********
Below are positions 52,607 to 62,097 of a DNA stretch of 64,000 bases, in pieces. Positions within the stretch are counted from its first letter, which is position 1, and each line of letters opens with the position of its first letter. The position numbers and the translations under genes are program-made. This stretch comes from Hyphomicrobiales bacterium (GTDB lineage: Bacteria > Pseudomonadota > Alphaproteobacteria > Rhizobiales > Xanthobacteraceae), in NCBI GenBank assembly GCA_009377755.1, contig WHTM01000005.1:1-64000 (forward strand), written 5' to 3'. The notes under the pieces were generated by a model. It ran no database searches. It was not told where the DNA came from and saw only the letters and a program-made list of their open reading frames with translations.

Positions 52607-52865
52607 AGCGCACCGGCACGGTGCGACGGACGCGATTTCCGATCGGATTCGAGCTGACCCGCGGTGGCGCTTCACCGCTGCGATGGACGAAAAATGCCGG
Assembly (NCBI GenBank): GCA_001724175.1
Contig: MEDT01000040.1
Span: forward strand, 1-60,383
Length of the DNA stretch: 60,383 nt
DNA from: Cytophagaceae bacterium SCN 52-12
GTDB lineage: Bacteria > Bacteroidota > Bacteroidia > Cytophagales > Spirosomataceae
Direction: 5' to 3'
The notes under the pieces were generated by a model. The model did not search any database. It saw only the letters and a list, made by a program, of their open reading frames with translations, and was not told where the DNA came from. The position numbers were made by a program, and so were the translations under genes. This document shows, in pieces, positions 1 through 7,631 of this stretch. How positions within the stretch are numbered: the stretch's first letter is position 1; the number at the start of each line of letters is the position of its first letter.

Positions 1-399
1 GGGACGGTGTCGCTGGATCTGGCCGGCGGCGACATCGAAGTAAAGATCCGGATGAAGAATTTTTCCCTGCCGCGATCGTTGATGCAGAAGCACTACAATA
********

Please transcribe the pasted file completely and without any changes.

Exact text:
Below are positions 52,607 to 62,097 of a DNA stretch of 64,000 bases, in pieces. Positions within the stretch are counted from its first letter, which is position 1, and each line of letters opens with the position of its first letter. The position numbers and the translations under genes are program-made. This stretch comes from Hyphomicrobiales bacterium (GTDB lineage: Bacteria > Pseudomonadota > Alphaproteobacteria > Rhizobiales > Xanthobacteraceae), in NCBI GenBank assembly GCA_009377755.1, contig WHTM01000005.1:1-64000 (forward strand), written 5' to 3'. The notes under the pieces were generated by a model. It ran no database searches. It was not told where the DNA came from and saw only the letters and a program-made list of their open reading frames with translations.

Positions 52607-52865
52607 AGCGCACCGGCACGGTGCGACGGACGCGATTTCCGATCGGATTCGAGCTGACCCGCGGTGGCGCTTCACCGCTGCGATGGACGAAAAATGCCGG
Assembly (NCBI GenBank): GCA_001724175.1
Contig: MEDT01000040.1
Span: forward strand, 1-60,383
Length of the DNA stretch: 60,383 nt
DNA from: Cytophagaceae bacterium SCN 52-12
GTDB lineage: Bacteria > Bacteroidota > Bacteroidia > Cytophagales > Spirosomataceae
Direction: 5' to 3'
The notes under the pieces were generated by a model. The model did not search any database. It saw only the letters and a list, made by a program, of their open reading frames with translations, and was not told where the DNA came from. The position numbers were made by a program, and so were the translations under genes. This document shows, in pieces, positions 1 through 7,631 of this stretch. How positions within the stretch are numbered: the stretch's first letter is position 1; the number at the start of each line of letters is the position of its first letter.

Positions 1-399
1 GGGACGGTGTCGCTGGATCTGGCCGGCGGCGACATCGAAGTAAAGATCCGGATGAAGAATTTTTCCCTGCCGCGATCGTTGATGCAGAAGCACTACAATA